In today’s complex society, there is an increasing demand to include a wider set of skills in engineering curricula, especially skills related to policy, society and sustainable development. Role-playing and gaming are active learning tools, which are useful for learning relationships between technology and society, problem solving in complex situations and communication. However, use of these learning methods in higher education, and in engineering particularly, is limited. The purpose of this study was to test the effectiveness of a role-playing game for learning about complexities related to sustainable water and sanitation management within a civil engineering curriculum.
The game has been used during three consecutive years in a Masters’ level course. Surveys and course evaluations were used to evaluate the effectiveness of this method from both teacher and student perspectives.
The results show that students gained knowledge on complex subjects, and both teachers and students had positive experiences. Better integration of the game within the rest of the course could strengthen its effectiveness.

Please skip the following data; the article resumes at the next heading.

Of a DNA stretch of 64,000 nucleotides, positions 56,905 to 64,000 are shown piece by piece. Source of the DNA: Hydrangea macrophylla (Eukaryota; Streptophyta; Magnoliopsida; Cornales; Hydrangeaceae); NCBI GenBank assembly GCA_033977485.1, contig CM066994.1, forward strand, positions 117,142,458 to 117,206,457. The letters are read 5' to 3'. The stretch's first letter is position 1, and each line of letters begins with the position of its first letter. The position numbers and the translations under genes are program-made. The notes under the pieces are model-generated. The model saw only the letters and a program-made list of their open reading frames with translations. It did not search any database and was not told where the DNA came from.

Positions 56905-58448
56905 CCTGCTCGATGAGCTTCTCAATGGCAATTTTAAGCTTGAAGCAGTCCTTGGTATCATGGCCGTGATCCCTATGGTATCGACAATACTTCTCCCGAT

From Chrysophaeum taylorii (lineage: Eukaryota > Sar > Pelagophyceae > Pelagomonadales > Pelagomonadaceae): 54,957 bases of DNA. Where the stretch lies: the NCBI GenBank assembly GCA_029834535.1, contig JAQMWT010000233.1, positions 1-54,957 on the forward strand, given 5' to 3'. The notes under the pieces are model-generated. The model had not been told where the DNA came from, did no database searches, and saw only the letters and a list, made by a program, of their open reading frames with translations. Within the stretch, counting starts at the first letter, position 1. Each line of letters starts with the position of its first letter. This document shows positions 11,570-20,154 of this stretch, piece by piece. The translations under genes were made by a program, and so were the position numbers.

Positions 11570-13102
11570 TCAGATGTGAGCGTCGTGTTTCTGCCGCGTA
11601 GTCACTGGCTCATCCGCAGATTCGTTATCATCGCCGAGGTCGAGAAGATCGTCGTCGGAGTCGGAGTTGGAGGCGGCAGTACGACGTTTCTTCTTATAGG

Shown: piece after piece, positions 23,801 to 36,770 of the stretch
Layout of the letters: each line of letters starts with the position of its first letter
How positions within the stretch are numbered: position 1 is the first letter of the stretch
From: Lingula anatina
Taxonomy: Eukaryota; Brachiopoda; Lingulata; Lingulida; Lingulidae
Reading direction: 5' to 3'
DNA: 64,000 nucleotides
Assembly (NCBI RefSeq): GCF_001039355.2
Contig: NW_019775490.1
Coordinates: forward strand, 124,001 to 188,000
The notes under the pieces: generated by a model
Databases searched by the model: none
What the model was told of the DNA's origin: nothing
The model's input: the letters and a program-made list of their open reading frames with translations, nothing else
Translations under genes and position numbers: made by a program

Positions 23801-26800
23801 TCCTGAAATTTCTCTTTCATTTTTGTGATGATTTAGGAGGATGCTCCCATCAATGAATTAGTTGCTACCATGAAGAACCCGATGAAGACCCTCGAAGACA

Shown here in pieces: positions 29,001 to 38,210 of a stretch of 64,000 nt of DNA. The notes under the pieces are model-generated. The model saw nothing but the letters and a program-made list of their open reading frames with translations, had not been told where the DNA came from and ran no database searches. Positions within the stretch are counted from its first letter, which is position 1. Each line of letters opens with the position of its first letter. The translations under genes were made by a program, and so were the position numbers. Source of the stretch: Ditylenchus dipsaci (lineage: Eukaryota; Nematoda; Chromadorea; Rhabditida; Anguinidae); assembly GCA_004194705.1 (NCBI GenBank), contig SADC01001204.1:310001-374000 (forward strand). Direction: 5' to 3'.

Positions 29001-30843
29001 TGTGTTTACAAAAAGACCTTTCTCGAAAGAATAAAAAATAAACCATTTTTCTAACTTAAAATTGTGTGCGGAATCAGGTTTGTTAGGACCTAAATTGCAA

The experiences gained from this study should assist others in the development and use of such active learning techniques in higher education.
The Swedish International Development Agency (Sida) and the Quality Fund (Kvalitetsmedel) at Chalmers University of Technology provided funding for game development and adaptation of the game into an educational context, respectively. Sida has in no way influenced the writing of this article. The authors thank everyone who has been involved in the development and testing of the game, including members of the SanWatPUA network, teachers at Water Environment Technology at Chalmers University of Technology and students in course BOM150. In addition, the authors thank Vivien Lee (RWTH Aachen University, Germany) for her contribution to this work through an IDEA League scholarship.
McConville, J.R., Rauch, S., Helgegren, I. and Kain, J.-H. (2017), "Using role-playing games to broaden engineering education", International Journal of Sustainability in Higher Education, Vol. 18 No. 4, pp. 594-607. https://doi.org/10.1108/IJSHE-08-2015-0146
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